Last fall an intern from NHDES, Angela Piemonte, did a survey of the weeds in Canobie Lake.  Her data was compiled and reported on by Amy Smagula (Limnologist/Exotic Species Program Coordinator – NHDES).  The only non-native plant identified was purple loosestrife.  Although there was an abundance of plant life, it was reported that “This new growth did not seem to be hindering the health of the lake as a whole, and it is a natural process for aquatic plants to expand over time in waterbodies.”  The complete report and mapping of identified plant types (19 different ones!) can be found on the CLPA website.  

         We continue to welcome anyone who would like to become involved in “weed watching” on Canobie Lake.  If you do have any weeds or plants of concern please take a picture of them and email the picture to AmySmagula (amysmagula@des.nh.gov ) and cc to Bill Schroeder(wesCLPA@myfairpoint.net).  It would also be helpful if you took pictures (to share) on a regular basis to document the growth throughout the growing season.


9/14  Why are Weeds Increasing in Canobie Lake?
Long-time residents of Canobie Lake are reporting that there are more weeds in the lake. They report seeing weed beds where there were none in previous years. And weeds seem more dense in the traditional locations. A survey done by DES in August 2013 confirms this. The map from the survey may be seen here: (http://www.canobielake.org/blog/?page_id=490).

In the letter summarizing the plant survey DES states: "Overall, plant abundance in the pond has changed over the last 13 years according to data we have on file. There is an increased abundance of floating pondweed throughout the majority of the shoreline areas." and "This new growth did not seem to be hindering the health of the lake as a whole, and it is a natural process for aquatic plants to expand over time in waterbodies."

We believe the increase in weeds is much more rapid than would happen naturally, and is due primarily to human activity in the lake's watershed. The growth is due primarily to increased nutrients and increased sediment. Here are the leading causes and things we can do about it:
When people fertilize their lawns and gardens, some of the fertilizer runs off into the lake. Green lawns next to the lake are a sure indication that aquatic plants are being fertilized, too. Unfertilized borders of native bushes and groundcover reduce the nutrients reaching the lake.

Another source of excess nutrients reaching the lake is leaking or overloaded septic systems. We recommend having a professional pump your septic system at least every three years, and replace failing systems with new ones.

A third source of excess nutrients is stormwater runoff. In an undisturbed landscape, rain and snow infiltrate into the ground and the nutrients are taken up by the local trees and plants. With human development impervious surfaces replace natural ones and, in many cases, stormwater runs off rapidly into drains and pipes, and is conveyed quickly to the lake. That is why it is so important to direct runoff back into the ground and minimize impervious surfaces, generally.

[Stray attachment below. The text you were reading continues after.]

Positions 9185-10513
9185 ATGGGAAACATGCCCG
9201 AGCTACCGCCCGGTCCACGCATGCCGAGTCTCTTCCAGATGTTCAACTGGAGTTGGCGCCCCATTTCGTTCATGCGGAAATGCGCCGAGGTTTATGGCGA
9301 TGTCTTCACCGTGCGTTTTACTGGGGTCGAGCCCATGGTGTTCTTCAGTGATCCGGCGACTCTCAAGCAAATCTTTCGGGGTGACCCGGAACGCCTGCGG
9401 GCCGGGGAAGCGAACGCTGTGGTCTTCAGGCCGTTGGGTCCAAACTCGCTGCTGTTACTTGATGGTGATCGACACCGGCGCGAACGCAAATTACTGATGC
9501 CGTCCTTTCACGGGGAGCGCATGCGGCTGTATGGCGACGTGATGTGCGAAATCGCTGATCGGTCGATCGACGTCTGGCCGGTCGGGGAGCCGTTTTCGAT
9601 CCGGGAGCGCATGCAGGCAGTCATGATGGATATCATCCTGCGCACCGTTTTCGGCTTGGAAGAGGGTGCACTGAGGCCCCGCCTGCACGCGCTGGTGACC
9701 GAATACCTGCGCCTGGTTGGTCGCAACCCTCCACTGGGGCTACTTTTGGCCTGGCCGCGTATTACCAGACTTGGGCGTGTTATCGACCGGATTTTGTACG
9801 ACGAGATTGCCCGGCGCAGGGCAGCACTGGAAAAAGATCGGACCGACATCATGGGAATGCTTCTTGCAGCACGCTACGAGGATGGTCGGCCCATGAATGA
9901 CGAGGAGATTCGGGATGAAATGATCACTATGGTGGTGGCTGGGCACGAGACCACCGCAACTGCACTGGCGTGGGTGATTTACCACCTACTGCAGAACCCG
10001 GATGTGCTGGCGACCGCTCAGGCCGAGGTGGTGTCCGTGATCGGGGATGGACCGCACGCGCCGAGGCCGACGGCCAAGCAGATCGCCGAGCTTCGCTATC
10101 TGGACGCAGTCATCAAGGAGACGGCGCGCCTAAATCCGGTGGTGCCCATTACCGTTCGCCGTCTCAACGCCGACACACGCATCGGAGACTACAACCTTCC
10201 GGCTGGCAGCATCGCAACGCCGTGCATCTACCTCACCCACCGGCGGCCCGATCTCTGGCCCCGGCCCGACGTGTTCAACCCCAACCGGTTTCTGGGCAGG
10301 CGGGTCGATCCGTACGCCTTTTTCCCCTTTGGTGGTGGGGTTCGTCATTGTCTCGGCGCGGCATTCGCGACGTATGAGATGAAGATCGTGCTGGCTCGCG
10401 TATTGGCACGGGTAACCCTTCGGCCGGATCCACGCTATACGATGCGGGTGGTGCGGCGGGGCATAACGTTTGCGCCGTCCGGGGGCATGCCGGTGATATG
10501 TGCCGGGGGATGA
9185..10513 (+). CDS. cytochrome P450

Stormwater runoff also tends to deposit sediment in our lakes. We've all noticed muck accumulation near the outfall of storm drains. Weeds grow in soil and muck, much more than on the natural rocky bottoms of our lakes.

When we are aware of the things which cause excess weed growth in the lake, we can work together to reduce them and keep our lake beautiful for years to come.


5/16    Got Invasive Aquatic Weeds. Who Ya Gonna Call? Weed Watchers!

As you may know, invasive species are everywhere. They can cause irreparable harm to natural biological systems. Non-native aquatic weeds, once they invade a water body, can permanently alter the environment and usually, not for the better. So far – and unlike nearby Cobbetts Pond, Canobie Lake has been fortunate in that no invasive aquatic weeds have been reported from its waters or shores.

 Under the direction of the Canobie Lake Protection Association, a group of locals are aiming to keep Canobie Lake free of invasive species. The local group, nicknamed the Weed Watchers, are in the process of becoming trained to detect and report any invasive aquatic weed they find. With training supplied by Amy Smagula of New Hampshire’s Department of Environmental Services, the band of stalwart Weed Watchers will soon begin their monthly surveys of the shoreline and nearshore for any evidence of invasive aquatic weeds.

 The surveys, usually conducted from a boat (canoe, kayak, or motorboat), take each surveyor a couple of hours to complete each month. The aim is to survey the entire shore area of Canobie Lake from May to September for evidence of invasive aquatic weeds. While identifying invasive aquatic weeds can be tricky, the expert training the group is receiving, with follow-up verification by experts for questionable invaders, will insure those nasty plants will be detected in time to prevent an ecological catastrophy. If, and when, an invasive weed is detected, a team from NH-DES will be quick to respond and eliminate the “foreigners” to thwart a successful invasion.

 If you are interested in helping out with the survey, please contact Steve Bortone( steve.bortone@gmail.com or 813.390.1667). Steve is coordinating the training, which only takes about an hour. Don’t be afraid to participate just because you don’t have a degree in Aquatic Botany. With a little training, patience, and diligence, you too can become an invasive aquatic weed buster.